The pregnant outcome was analyzed for gestational age at delivery, mode of delivery, and the neonatal outcome regarding (birth weight, Apgar score, neonatal care unit admission, and complication).

Ethical consideration

The study was conducted in accordance with the ethical principles that have their origin in the Declaration of Helsinki. It was carried out the patients verbal and analytical approval before sample managed. The study protocol and the subject information and consent form were reviewed and approved by a local ethics committee.


  Results Top


This study consists of 100 women with GDM, half of them were on insulin while the other half were on metformin. The demographic comparison between the two groups are shown in [Table 1].
Table 1: Comparison between metformin and insulin groups in different parameters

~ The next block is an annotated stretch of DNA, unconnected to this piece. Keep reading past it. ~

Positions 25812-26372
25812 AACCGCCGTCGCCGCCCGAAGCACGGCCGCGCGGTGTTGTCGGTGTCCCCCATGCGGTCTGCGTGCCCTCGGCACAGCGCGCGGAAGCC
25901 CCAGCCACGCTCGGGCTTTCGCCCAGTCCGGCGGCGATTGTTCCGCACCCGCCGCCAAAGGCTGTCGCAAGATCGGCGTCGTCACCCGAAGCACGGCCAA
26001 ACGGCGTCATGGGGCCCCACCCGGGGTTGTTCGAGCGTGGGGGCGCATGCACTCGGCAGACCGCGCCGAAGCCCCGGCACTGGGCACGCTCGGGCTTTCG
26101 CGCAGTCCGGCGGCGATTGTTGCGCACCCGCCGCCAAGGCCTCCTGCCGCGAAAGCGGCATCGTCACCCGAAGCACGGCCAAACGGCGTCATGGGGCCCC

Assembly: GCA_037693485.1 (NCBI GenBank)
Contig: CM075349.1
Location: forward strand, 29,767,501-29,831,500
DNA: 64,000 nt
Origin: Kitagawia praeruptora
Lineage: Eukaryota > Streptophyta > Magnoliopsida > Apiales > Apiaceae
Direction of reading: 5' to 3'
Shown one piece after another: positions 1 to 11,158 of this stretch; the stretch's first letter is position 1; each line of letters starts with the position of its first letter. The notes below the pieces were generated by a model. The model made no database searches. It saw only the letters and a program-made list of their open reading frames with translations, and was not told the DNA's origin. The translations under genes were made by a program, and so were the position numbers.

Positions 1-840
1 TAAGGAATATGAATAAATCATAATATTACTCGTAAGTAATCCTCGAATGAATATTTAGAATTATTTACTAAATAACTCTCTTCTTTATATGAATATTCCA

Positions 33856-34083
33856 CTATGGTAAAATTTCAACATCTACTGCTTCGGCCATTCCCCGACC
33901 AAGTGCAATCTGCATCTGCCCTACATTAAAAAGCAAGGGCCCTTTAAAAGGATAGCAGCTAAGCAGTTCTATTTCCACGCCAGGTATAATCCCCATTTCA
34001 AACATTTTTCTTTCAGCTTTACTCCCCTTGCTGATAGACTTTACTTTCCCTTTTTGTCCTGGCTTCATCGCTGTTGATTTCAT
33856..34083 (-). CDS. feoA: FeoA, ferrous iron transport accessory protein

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The number of cesarean section in the insulin treatment group (60%) was higher than in the metformin treatment group (46%) [Table 2].
Table 2: Relation between the type of treatment and mode of delivery

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The number of neonate admitted to the NCU higher in the insulin-treated group (58%) than in metformin-treated group (6%) [Table 3].
Table 3: Comparison between the two groups regarding admission to the NCU

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There were high percentage of complications among insulin group which lead to admission to NCU. The total number of complication differs from total number of patients in each group because some patients had more than one complication [Table 4].
Table 4: Comparison between two groups regarding complication among those admitted to NCU

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  Discussion Top


In our study, we found that metformin is safe and effective alternative to insulin in GDM.[9]

Insulin improves glycemic profile but not for insulin resistance which is an important feature of pregnant GDM which can be overcome by metformin.[10]